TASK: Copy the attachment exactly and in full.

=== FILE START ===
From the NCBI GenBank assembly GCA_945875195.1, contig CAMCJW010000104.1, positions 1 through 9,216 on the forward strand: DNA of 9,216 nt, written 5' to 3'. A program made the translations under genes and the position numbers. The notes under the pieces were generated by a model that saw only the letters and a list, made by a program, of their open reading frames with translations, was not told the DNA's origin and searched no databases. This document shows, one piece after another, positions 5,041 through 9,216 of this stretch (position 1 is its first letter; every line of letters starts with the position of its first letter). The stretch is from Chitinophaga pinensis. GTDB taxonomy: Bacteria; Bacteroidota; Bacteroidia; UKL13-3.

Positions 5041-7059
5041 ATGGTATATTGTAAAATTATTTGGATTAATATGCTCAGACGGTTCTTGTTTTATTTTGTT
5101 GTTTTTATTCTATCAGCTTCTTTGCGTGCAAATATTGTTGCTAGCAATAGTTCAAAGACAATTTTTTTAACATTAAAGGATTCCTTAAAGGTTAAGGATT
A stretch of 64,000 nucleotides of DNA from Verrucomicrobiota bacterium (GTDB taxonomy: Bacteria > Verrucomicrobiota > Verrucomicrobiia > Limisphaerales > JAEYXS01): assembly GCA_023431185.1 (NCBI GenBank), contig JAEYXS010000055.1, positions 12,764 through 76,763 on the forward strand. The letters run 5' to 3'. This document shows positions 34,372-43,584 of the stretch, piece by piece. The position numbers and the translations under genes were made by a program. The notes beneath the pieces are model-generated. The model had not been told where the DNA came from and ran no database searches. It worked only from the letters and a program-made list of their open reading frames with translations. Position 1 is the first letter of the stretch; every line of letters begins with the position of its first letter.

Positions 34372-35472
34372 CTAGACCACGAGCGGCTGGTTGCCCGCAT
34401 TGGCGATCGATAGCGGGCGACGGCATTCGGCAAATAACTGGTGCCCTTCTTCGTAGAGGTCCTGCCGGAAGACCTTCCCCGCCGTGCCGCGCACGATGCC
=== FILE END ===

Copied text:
From the NCBI GenBank assembly GCA_945875195.1, contig CAMCJW010000104.1, positions 1 through 9,216 on the forward strand: DNA of 9,216 nt, written 5' to 3'. A program made the translations under genes and the position numbers. The notes under the pieces were generated by a model that saw only the letters and a list, made by a program, of their open reading frames with translations, was not told the DNA's origin and searched no databases. This document shows, one piece after another, positions 5,041 through 9,216 of this stretch (position 1 is its first letter; every line of letters starts with the position of its first letter). The stretch is from Chitinophaga pinensis. GTDB taxonomy: Bacteria; Bacteroidota; Bacteroidia; UKL13-3.

Positions 5041-7059
5041 ATGGTATATTGTAAAATTATTTGGATTAATATGCTCAGACGGTTCTTGTTTTATTTTGTT
5101 GTTTTTATTCTATCAGCTTCTTTGCGTGCAAATATTGTTGCTAGCAATAGTTCAAAGACAATTTTTTTAACATTAAAGGATTCCTTAAAGGTTAAGGATT
A stretch of 64,000 nucleotides of DNA from Verrucomicrobiota bacterium (GTDB taxonomy: Bacteria > Verrucomicrobiota > Verrucomicrobiia > Limisphaerales > JAEYXS01): assembly GCA_023431185.1 (NCBI GenBank), contig JAEYXS010000055.1, positions 12,764 through 76,763 on the forward strand. The letters run 5' to 3'. This document shows positions 34,372-43,584 of the stretch, piece by piece. The position numbers and the translations under genes were made by a program. The notes beneath the pieces are model-generated. The model had not been told where the DNA came from and ran no database searches. It worked only from the letters and a program-made list of their open reading frames with translations. Position 1 is the first letter of the stretch; every line of letters begins with the position of its first letter.

Positions 34372-35472
34372 CTAGACCACGAGCGGCTGGTTGCCCGCAT
34401 TGGCGATCGATAGCGGGCGACGGCATTCGGCAAATAACTGGTGCCCTTCTTCGTAGAGGTCCTGCCGGAAGACCTTCCCCGCCGTGCCGCGCACGATGCC